## 1.1 Statistical functions

The statistical functions are standard to SQL and allow the calculation of statistical results on the rows of a table.

**AVG **(column) Average values

**SUM **(column) Sum of values

**MIN **(column) Minimum value

**MAX **(column) Maximum value

**COUNT **(column) Number of values in the column

COUNT (DISTINCT column) Number of distinct values

COUNT (**) Number of rows (without regard to NULLs) *

SUM and AVG must process numeric values, while MIN, MAX, and COUNT can handle any type of value. Adding the word DISTINCT determines that a particular value is computed only once, regardless of the number of times it appears in the table.

**Remark***NULLs are never considered, i.e. they are not part of the calculated result. COUNT (*) counts lines, not values.*

How many inventory releases are there?

SELECT COUNT (*) FROM output;

## 1.2 Groupings

Used alone, statistical functions express a result calculated from all the rows of the table. Used with the **GROUP BY** clause, they express a result by group.

SELECT list of columns, list of statistical functions FROM table GROUP BY the same list of columns as in the SELECT clause;

Thus, the selected statistical functions present a result for each of the group values existing in the table.

**Remark*** The (only) columns that appear in the GROUP BY clause must appear in the SELECT clause, and vice versa.*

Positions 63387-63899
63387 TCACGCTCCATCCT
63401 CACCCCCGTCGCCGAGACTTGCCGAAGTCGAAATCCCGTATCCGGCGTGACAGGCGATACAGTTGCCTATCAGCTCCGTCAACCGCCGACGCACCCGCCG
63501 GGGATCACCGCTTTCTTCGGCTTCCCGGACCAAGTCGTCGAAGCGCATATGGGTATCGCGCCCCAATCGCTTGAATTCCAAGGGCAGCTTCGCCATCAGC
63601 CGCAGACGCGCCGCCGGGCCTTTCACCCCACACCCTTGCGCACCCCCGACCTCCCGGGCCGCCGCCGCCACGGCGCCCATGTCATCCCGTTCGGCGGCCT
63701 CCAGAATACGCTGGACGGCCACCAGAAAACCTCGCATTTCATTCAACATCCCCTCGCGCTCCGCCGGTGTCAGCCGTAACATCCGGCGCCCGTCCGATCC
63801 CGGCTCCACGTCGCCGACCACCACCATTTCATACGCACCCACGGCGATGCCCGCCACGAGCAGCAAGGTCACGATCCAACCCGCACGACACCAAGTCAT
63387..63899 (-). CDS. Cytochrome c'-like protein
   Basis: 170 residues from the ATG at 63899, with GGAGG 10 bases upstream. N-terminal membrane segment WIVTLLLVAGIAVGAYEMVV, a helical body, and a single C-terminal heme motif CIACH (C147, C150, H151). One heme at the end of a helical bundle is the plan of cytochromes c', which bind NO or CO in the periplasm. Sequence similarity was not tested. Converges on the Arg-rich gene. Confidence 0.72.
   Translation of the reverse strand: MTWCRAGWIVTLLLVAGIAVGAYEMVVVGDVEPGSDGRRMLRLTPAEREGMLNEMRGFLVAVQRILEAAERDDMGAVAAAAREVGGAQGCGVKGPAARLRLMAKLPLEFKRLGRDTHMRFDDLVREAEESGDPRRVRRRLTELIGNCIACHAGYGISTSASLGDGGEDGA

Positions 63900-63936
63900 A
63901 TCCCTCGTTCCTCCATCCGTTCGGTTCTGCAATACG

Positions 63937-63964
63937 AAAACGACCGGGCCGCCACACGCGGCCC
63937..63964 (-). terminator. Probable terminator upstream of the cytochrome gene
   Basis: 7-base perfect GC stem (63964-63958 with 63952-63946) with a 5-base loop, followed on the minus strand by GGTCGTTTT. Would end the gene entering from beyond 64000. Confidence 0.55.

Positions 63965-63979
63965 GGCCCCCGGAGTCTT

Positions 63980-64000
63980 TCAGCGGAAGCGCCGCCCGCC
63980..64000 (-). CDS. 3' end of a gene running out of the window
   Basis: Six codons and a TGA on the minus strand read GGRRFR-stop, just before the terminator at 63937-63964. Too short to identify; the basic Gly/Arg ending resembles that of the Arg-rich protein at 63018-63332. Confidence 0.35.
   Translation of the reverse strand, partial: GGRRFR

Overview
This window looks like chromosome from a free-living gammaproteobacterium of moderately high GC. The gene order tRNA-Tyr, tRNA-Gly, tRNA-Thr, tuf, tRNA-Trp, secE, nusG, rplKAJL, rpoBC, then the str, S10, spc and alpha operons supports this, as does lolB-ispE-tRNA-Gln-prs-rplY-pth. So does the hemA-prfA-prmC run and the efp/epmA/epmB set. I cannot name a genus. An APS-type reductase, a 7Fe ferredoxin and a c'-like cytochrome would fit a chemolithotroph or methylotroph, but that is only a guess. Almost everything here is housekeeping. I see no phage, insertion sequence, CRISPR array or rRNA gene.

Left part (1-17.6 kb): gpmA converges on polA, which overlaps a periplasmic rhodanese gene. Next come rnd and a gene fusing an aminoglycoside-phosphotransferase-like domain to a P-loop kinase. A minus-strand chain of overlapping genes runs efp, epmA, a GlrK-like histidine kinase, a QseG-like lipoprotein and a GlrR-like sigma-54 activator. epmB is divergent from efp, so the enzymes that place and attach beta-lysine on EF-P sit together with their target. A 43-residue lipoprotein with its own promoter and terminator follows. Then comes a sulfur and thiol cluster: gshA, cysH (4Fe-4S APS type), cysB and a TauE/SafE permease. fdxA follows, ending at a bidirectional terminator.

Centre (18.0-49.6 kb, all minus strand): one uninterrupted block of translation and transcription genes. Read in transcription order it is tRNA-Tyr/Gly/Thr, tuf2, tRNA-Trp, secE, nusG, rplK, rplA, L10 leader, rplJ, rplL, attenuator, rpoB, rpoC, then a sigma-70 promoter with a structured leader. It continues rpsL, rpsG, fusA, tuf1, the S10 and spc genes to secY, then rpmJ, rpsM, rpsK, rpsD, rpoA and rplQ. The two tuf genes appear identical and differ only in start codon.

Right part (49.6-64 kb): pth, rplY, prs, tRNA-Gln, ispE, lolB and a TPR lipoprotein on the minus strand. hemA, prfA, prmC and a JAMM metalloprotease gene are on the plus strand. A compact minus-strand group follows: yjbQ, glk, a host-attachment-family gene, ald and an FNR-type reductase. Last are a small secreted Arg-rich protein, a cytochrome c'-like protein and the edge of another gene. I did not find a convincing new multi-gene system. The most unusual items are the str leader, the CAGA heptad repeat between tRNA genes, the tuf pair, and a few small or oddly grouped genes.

How many inventory outputs are there for each project?

SELECT project_code, COUNT (*) FROM output GROUP BY project_code;

## 1.3 Put a condition on groupings

In the same way that the WHERE clause makes it possible to set conditions on the rows of a table, the **HAVING **clause makes it possible to set conditions on groupings. A SELECT statement can then look like this:

SELECT list of columns, function (s) statistic (s)

FROM table WHERE row condition

GROUP BY list of columns HAVING group condition;

The **HAVING **clause is used to check conditions applicable to a group and not to a row. For this purpose, a statistical function can be used in the HAVING clause whereas it can not be used in a WHERE clause. An important point is that you can use statistical functions in the HAVING clause, which is not possible in the WHERE clause.

Which projects led to more than 10 inventory outflows?

SELECT project_code FROM output GROUP BY project_code HAVING COUNT (*)> 10;